Even the best companies in the world with the best customer support are will have few disgruntled customers. It doesn’t seem fair that such a small percentage of customers should get so much attention with negative reviews online. Unfortunately, that is the reality of the internet and the online world.

It’s not all doom and gloom however. There are some preventative measures that can be made  ahead of time in order to make sure that the negative reviews don’t get as much exposure.



PR nightmares and reputation issues are 1,000 times more difficult to deal with if you are in a reactive versus a proactive position. Hopefully you aren’t dealing with a crisis, so now is the time to act! Ready to grab the bull by the horns? Here we go!

1. Listen to your audience

“We have two ears and one mouth so that we can listen twice as much as we speak.”- Epictetus.

The first step is to listen to your current customers. What are are their issues? What do they like about your company or product? There are helpful tools that are out there in order to listen to what people are saying about you. Hootsuite and socialmention.com are great tools that you can use in order to monitor what people are saying. If there an issue, deal with it right away and show other people that you are working to resolve the situation with the customer.

2. Practice Great Customer Service and Be Easily Accessible

Reputation issues can build when someone can’t get the help that they need. If the customer is not getting a response in a timely manner, they will sit and stew in their own frustration and get even angrier. Dealing with problems sooner rather than later will help deal with small issues before they become massive problems. Designing a customer service process will also allow you to improve on your weaknesses as well as show your customers that you strive for excellence. Getsatisfaction.com is a great tool that you can implement with your team.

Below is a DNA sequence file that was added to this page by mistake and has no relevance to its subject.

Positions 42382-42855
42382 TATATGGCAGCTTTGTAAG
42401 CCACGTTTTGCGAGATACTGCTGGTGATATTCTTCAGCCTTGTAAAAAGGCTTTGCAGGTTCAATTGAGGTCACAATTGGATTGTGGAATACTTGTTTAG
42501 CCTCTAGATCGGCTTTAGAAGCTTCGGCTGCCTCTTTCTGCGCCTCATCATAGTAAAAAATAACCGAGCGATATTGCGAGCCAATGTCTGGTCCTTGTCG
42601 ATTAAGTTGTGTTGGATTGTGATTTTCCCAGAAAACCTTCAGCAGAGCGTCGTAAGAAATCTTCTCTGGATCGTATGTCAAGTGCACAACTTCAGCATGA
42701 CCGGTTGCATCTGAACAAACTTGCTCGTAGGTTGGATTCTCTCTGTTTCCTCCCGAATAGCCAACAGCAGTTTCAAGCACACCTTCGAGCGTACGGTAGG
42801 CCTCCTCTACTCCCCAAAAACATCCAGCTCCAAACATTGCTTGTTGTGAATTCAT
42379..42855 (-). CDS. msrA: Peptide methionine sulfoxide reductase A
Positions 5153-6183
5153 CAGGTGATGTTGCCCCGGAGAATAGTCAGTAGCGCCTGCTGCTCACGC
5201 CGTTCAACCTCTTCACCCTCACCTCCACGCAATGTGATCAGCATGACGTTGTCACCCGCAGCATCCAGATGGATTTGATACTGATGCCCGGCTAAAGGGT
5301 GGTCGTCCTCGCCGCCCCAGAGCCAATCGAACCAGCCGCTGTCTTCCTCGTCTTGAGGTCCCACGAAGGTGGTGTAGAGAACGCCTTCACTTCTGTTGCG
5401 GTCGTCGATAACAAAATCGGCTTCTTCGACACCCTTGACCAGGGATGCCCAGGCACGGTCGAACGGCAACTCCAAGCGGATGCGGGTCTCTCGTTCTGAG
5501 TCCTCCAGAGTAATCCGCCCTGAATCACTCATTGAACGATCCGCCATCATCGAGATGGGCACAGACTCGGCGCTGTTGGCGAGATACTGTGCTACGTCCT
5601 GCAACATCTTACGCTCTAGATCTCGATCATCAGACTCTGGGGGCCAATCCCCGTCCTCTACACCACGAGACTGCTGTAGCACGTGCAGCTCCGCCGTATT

3. Deal with complaints head on

When working with your customers, you’re going to get negative feedback. This is inevitable, but how you handle it is what is going to count. When someone says something negative, address it right away and respond to the negative comments. Put your best foot forward, but also practice patience. If they are really upset, don’t fight back and get defensive. Ask to collect their contact information so that you can take the conversation offline and also work towards a resolution easier. This will also show your followers that you are willing to help your customers.

4. Follow up

This applies for ALL customers whether or not they were upset or happy. Usually, the people that are satisfied are really busy and won’t go out of their way to leave a positive review. However, that doesn’t mean that they are opposed to it! Set up a follow up system whether it is through a CRM tool or good old fashioned email. People will like to see that you care about their experience and that you want to ensure that they are happy. Let them know that you appreciate feedback and that they can leave a review on your channels.

Believe it or not, your customers that have problems can help you grow your business or product. Even though they are angry or difficult to work with, practice patience and listen to what they have to say. Often times they can help point out inefficiencies or problems that need to be addressed. Take that valuable feedback and make adjustments within your company. Both your customers and your business will thank you for it!